With the UK rapidly rolling out the coronavirus vaccination programme, and recent news from the Government urging businesses with more than 50 employees to apply to the rapid-result COVID test workplace scheme,1 we take a look at employers’ frequently asked questions when it comes to coronavirus testing and vaccinations and the employment law supporting this.
Can an employee be forced to have a COVID test?
In most cases the answer is no, but there may be situations where it may be justifiable to have a mandatory testing policy and take disciplinary action for failure to comply with this policy. The reasonableness of a policy will depend entirely on the circumstances of each particular situation, how the policy has been communicated and implemented, and enforcement would involve detailed consideration of why the employee has refused. The Government have not made testing mandatory for workplaces and it is unlikely to do so given the human rights impact it will have on people
1. What would count as ‘reasonable’ in terms of using a mandatory testing policy?
As with any new policy, the answer to this will be dependent on the business requirements and whether it will be justified to implement a mandatory testing policy. There is no specific guidance, legislation or case law on this area, therefore there is currently no definitive advice. When considering reasonableness, some factors that may be useful to consider when assessing whether a mandatory testing policy should be used could be:
- The type of business operation i.e. a care home would have a stronger rationale for implementing this type of policy on the basis that care home staff work directly with vulnerable people as opposed to a factory or construction site
- Why does the business want to implement this?
- Has the business considered other options? For example, have they considered implementing a voluntary testing policy for a softer approach?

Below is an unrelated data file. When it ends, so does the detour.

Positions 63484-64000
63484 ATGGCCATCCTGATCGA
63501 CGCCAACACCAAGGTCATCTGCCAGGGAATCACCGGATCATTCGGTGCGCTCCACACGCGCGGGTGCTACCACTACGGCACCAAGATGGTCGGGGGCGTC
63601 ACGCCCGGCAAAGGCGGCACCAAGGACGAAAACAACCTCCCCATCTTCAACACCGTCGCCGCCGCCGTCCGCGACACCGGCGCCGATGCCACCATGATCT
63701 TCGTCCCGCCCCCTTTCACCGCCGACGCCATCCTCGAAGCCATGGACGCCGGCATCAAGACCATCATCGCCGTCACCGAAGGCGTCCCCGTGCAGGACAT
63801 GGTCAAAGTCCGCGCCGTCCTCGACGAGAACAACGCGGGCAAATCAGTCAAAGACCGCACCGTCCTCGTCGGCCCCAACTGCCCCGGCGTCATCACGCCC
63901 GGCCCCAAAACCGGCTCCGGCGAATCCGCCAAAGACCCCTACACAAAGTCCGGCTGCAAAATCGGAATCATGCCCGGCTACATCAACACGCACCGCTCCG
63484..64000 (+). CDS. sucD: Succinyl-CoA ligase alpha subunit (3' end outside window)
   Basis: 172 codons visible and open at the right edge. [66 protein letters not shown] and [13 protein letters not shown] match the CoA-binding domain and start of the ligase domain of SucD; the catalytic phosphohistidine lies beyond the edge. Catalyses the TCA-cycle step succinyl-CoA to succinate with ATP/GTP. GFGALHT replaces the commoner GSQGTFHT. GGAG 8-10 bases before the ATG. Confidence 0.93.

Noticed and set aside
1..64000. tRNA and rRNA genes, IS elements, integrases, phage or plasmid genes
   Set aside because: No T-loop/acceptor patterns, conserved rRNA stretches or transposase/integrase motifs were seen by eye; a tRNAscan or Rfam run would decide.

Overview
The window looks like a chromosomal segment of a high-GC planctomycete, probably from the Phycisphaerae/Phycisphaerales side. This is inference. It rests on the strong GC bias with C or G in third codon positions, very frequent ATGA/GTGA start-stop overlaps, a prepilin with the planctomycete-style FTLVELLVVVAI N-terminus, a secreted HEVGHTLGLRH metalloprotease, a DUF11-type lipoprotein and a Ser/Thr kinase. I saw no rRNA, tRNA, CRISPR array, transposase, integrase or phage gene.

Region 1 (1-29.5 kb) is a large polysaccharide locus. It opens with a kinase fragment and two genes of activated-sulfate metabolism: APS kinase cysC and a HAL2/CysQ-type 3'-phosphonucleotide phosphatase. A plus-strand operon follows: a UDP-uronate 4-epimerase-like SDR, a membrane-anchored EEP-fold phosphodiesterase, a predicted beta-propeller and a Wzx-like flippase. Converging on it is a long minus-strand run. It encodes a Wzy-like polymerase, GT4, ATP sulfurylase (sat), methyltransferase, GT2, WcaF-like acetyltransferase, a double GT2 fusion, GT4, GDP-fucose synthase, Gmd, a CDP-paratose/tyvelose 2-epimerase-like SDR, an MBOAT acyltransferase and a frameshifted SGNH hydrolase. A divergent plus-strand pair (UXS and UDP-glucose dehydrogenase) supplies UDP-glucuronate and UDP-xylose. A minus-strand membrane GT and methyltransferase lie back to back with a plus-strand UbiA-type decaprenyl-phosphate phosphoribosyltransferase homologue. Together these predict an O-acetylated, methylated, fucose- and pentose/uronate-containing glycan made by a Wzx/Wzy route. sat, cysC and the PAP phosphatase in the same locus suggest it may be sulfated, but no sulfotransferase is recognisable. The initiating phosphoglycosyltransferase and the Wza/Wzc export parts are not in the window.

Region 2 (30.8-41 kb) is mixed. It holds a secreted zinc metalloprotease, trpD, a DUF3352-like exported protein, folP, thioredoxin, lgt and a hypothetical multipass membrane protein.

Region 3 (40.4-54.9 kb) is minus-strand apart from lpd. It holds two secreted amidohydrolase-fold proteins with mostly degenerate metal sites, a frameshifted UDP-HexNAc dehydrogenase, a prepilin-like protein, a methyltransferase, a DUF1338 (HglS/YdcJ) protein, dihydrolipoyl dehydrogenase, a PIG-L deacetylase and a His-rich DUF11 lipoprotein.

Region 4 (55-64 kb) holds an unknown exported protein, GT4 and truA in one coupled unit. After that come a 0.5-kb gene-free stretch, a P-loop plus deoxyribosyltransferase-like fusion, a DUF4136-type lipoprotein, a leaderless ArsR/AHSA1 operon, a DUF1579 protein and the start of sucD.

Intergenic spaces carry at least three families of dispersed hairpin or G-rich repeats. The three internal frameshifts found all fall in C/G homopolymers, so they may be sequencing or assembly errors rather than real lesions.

- Has the business discussed this with staff? If not, then the first port of call should be informal discussions with staff on the proposed policies, as with any new policy which significantly affects an employee’s employment, consultation should take place and be documented.
2. Are there data protection implications for employers?
There are very significant data protection issues and proper consideration needs to be given to them and the appropriate measures put in place. A risk assessment will need to be carried out in respect of this as directed by the information commissioner’s office.2
3. Can a business discipline an employee who fails to adhere to a mandatory testing policy?
This one will depend on the facts and circumstances of the case. This is a situation where there is not a ‘one size fits all’ policy. Factors to consider are:
- Can the business document/prove that the testing and its mandatory policy was communicated clearly? Was there consultation with staff? Were there any objections?
- Can the employer evidence that the specific employee in question has received and accepted this policy? i.e. logged no objection to it whether verbally or in writing?